Uzbekistan asks global retailers to lift cotton boycott due to pandemic

TASHKENT, Uzbekistan – Uzbekistan asked global retailers and apparel brands to lift a long-lasting boycott on its key cotton crop on Thursday, April 16, citing its overhaul of forced labor practices and the virus pandemic's economic shocks.

In a letter addressed to the Cotton Campaign, an advocacy campaign whose pledge to exclude Uzbek cotton is supported by more than 300 apparel brands and retailers, Uzbekistan's labor minister Nozim Khusanov called for an end to a "global boycott on Uzbek cotton."

The Cotton Campaign's 2011 vow to eliminate Uzbek cotton from international supply chains is rooted in concerns over widespread forced and child labor that has existed in the harvest since Soviet times. 

Responding to the government, the campaign made it clear that the boycott was still in force and the government should show more progress.

Khusanov's letter cited the International Labor Organization findings from last year's harvest that determined forced labor was no longer "systematic" in the harvest, following a 40% fall in cases from 2018. 

Child labor, a grim calling card of the reign of Uzbekistan's late leader Islam Karimov, was "no longer a concern," the organization said.  

Uzbekistan has pursued major economic reforms under Karimov's successor Shavkat Mirziyoyev, who shocked observers by opening up the tightly controlled country to tourism and liberalizing the economy.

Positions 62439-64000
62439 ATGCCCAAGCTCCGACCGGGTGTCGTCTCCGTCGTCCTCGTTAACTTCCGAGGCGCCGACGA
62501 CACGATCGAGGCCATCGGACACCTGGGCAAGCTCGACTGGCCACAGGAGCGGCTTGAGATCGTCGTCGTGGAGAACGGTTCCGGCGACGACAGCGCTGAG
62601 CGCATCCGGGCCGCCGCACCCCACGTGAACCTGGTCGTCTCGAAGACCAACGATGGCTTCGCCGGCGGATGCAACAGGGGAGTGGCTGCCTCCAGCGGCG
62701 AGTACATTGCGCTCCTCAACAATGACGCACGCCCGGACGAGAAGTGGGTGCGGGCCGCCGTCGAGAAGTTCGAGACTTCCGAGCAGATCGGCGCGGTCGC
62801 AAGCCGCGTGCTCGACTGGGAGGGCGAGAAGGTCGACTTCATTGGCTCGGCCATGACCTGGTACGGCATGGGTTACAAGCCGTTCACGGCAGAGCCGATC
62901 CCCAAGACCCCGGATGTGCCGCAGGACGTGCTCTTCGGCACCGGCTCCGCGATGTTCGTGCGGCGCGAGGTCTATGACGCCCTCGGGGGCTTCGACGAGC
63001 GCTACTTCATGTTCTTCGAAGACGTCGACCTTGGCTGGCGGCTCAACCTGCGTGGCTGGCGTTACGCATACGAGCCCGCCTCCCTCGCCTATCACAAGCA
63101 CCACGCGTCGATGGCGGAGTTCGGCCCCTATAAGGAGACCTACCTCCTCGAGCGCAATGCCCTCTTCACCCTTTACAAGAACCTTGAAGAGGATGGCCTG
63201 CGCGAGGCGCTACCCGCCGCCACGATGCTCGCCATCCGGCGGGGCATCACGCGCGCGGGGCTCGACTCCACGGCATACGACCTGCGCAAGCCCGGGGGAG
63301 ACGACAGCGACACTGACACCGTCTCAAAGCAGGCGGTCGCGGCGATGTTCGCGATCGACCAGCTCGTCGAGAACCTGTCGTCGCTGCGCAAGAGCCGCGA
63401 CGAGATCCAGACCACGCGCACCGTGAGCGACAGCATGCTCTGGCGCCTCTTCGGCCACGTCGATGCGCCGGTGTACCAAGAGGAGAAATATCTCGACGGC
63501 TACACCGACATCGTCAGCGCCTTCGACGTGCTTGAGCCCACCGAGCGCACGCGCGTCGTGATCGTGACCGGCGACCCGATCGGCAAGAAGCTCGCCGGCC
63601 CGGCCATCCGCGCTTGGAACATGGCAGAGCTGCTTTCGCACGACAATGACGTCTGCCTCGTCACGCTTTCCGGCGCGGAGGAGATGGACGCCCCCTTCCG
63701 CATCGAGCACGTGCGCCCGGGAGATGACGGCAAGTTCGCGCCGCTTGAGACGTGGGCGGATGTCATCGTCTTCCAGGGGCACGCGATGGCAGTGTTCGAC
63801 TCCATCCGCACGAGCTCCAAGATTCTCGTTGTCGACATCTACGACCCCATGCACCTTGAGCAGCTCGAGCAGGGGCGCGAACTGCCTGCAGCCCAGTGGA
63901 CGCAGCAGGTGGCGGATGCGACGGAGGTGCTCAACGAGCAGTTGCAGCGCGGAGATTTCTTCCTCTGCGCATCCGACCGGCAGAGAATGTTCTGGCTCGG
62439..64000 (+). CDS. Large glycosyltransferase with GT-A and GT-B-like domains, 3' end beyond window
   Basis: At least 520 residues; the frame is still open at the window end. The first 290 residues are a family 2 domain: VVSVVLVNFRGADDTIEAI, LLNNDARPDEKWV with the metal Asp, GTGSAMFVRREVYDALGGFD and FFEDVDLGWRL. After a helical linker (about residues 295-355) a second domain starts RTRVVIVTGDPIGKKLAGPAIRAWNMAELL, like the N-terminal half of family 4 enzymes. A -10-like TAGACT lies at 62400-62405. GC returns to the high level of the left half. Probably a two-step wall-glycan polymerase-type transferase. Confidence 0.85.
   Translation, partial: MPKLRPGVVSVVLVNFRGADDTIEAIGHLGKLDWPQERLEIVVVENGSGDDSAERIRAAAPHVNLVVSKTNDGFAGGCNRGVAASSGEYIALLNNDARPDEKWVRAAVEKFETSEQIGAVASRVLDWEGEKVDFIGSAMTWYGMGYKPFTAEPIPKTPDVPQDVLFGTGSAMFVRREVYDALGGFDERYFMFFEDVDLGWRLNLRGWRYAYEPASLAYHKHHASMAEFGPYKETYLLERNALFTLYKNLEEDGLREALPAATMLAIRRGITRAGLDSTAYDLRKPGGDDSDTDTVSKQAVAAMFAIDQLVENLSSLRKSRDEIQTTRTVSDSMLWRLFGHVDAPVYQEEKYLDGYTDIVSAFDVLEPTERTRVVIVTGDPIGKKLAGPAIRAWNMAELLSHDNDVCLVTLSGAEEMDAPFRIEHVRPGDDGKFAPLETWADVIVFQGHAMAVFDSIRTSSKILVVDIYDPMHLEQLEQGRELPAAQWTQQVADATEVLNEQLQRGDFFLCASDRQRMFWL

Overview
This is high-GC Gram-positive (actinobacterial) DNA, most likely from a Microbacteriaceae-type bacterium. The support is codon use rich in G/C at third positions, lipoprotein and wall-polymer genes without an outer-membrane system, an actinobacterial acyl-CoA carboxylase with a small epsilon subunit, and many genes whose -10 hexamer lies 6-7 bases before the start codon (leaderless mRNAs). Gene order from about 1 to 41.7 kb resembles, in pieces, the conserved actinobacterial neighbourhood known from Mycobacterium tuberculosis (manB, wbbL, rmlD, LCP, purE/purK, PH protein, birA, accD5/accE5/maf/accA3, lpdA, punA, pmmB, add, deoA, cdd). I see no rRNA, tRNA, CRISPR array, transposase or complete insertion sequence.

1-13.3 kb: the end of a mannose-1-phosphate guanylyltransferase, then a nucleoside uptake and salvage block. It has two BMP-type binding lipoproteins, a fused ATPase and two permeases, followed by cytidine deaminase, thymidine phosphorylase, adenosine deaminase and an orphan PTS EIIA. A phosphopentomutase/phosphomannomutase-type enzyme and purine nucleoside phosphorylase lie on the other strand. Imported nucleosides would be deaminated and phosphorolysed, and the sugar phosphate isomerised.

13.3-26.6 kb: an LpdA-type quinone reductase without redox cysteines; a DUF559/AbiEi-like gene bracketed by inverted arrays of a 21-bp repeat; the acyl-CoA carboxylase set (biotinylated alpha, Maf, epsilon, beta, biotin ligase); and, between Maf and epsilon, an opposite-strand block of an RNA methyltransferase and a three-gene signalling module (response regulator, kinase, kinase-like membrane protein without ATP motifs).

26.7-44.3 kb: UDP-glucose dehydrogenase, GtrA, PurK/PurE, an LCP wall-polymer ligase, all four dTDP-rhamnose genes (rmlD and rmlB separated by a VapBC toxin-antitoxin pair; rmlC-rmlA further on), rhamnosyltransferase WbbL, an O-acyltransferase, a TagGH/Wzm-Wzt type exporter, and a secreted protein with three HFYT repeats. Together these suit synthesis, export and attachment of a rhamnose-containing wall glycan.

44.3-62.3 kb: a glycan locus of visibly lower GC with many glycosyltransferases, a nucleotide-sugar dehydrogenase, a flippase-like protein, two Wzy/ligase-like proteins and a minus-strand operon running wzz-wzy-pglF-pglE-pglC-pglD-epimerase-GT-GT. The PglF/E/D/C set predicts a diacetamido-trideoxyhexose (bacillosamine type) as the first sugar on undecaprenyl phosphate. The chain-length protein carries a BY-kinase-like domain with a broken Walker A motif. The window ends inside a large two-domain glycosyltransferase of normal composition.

But 1.5 million Uzbeks are currently unemployed as a result of lockdown measures and other factors related to the global coronavirus pandemic, the labor ministry said.

"Moreover, 200,000 individuals are expected to fall below the poverty line as the country undergoes its lockdown," the letter said.

In a response to the letter, the Cotton Campaign said it "welcomes the challenge...to end the Uzbek Cotton Pledge" which the campaign said it is reviewing.  

But while the campaign credited "significant steps towards ending systemic forced labor and enacting structural reforms," it said Uzbekistan had not made enough progress in creating space for civil society and independent labor unions. 

Cotton Campaign coordinator Allison Gill told Agence France-Presse that ending the boycott "depends on ending forced labor, which is up to the government, not us."

"Brands weren't exactly rushing to reenter Uzbekistan and really can't given ongoing forced labor, which even the government acknowledges occurred in 2019," Gill said in emailed remarks.

"That is why we are developing a framework to encourage responsible sourcing that would provide brands assurances." – Rappler.com